Sakyong Reincarnate: Mipham the Great
Reincarnations are not uncommon in many Indian religions. Famous monks, lineage holders, and most prominently known, Lamas are quickly recognized as reincarnations and treated as such. The Dalia Lama is the most obvious and prime example, one could almost equate him to the Catholic Pope in terms of religious standing (though there are several distinct differences and this is simply a means of cultural comparison of relevance to the mainstream world). Sakyong Mipham is not the Dalai Lama, but he is a prominent figure in terms of Buddhism both in the West and in its rebuilding in Tibet. It is Sakyong’s cross-cultural relevance that makes the figure he is an incarnation of all the more relevant and necessary to discuss. A figure that deserves attention slightly separate of Sakyong, though the two are not entirely divisible.
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Jamgon Ju Mipham Gyatso
Jamgon Ju Mipham Gyatso, known as Mipham the Great, lived from 1846 to 1912 in Tibet. The name Jamgon is equated to the boddhisatva Maitreya (the final Buddha that will come to the world) and Mipham tends to be translated as unconquered which is associated with Maitreya. Mipham was recognized for his greatness at a young age. He was ordained at the age of twelve entering monastic life. Said to have mastered one of the most difficult forms of chanting in a few days along with other profound accomplishments, Mipham quickly became recognized as a Buddhist leader. It became accepted that he could master any text, sutra, or tantra with no effort at all.
Revitalizing a Tradition
Mipham learned under some of the greatest teachers of his time. Being of the Nyingma, or Ngagyur, tradition (the oldest of the four Tibetan Buddhist traditions meaning ancient). Nyingma is the least politically involved of the four traditions and has the most commonalities with Tibet’s indigenous religion Bon. Bon is an earth based religion with a heavy emphasis on death, an emphasis passed on to most sects of Tibetan Buddhism that can be most commonly explained as a response to Tibet’s harsh climate and the constant closeness with death because of such.
A Great Scholar
Mipham, because of his profound comprehension of Buddhist teachings, was asked to create works that correctly expressed the lineage’s philosophical outlook. The lineage was the least expressed of the four and was thus attacked the most by scholars. Doing as requested, Mipham revitalized the lineage, bringing intellectuals of other traditions to study his works. He is recognized as one of three omniscient writers within the tradition; the other two being Rongzom Chokyi Zangpo and Longchenpa. Mipham pulled from their (Rongzom and Longchenpa) writings and came to create some of the greatest works on Indian philosophies. His commentaries on Buddhism are still reveled today and some are still a bit controversial.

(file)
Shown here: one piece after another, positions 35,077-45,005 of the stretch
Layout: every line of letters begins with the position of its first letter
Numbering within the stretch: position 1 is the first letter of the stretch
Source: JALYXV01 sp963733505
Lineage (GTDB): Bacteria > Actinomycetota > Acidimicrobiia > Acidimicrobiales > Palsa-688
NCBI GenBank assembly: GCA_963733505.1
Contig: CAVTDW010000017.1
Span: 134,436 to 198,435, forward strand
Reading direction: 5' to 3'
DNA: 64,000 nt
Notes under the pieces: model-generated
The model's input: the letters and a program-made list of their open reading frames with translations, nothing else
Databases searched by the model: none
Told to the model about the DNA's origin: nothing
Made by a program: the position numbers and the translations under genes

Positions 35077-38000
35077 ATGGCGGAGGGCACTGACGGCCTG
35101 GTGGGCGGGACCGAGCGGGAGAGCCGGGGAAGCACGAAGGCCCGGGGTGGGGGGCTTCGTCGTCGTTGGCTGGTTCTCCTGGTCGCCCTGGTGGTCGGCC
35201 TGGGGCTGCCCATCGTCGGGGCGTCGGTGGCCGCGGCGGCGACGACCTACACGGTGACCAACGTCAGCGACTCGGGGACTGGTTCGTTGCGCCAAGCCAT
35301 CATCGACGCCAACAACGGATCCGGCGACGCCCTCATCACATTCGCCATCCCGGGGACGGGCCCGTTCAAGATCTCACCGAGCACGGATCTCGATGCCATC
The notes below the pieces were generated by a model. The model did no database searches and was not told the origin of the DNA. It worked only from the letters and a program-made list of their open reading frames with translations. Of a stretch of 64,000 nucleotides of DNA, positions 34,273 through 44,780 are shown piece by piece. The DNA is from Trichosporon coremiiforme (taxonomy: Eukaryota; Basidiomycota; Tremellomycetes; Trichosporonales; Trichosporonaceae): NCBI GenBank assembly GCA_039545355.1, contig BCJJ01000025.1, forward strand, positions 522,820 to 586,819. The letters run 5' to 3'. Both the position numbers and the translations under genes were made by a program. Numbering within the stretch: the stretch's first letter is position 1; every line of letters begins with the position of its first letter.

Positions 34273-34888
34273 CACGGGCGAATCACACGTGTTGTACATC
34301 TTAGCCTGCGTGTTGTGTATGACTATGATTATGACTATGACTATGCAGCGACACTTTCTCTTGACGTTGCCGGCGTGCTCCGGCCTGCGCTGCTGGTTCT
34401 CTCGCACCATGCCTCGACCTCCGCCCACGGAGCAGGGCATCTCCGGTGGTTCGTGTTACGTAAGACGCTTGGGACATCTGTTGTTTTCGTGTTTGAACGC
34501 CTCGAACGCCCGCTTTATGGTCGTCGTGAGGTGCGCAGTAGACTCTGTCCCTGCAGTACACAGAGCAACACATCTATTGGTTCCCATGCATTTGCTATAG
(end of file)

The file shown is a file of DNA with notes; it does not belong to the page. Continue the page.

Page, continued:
Apart from his astounding proficiency and grasp of Buddhism, Mipham was a learned scholar of several other subjects, recognized even as a polymath, an academic with understandings of multiple subjects. Mipham mastered and wrote on topics such as soteriology, health science, languages, dramaturgy, astrology, and poetry.
Prophecies and Death
Before his death, Mipham made a series of proclamations and prophecies. Two contradicting statements included his statement that he had no need of rebirth on Earth as he was a bodhisattva whose negative karma had been completed. The other is more popular as it cites him as prophesizing China’s coming war on Tibet and the darkness it would bring. In this he claimed he would return and would be with the Shambhala teachings. After his death, several reincarnations were recognized. These include: Zhe chen MI pham, Tshe dbang bdud ‘dul, and Khyung po Mi pham. The most recent incarnation was born in 1962 as Osel Rangdrol Mukpo, the son of Chogyam Trungpa Rinpoche.
Sakyong the Great
Sakyong Mipham was recognized as Mipham’s incarnation in 1995. He is a high lama of the Nyingma lineage and holds the Shambhala line after his father Trungpa. Traveling to Tibet often, he is viewed as both Sakyong and his reincarnation. The Sakyong has made profound contributions to Tibetan Buddhism’s spread through the world. Similar to Mipham who helped reinvigorate the Nyingma lineage with his writings, Sakyong has furthered the growth and understanding of Buddhism through his combined Eastern and Western knowledge. Teaching in Europe and the United States, the Sakyong is able to walk the line of several cultures and traditions. His books and lectures speak the truth of the Dharma while also grasping the attention of those unfamiliar to it. The Sakyong is truly the reincarnate of Mipham the Great, keeping alive the legacy of wisdom and compassion.
- Kate Mattes
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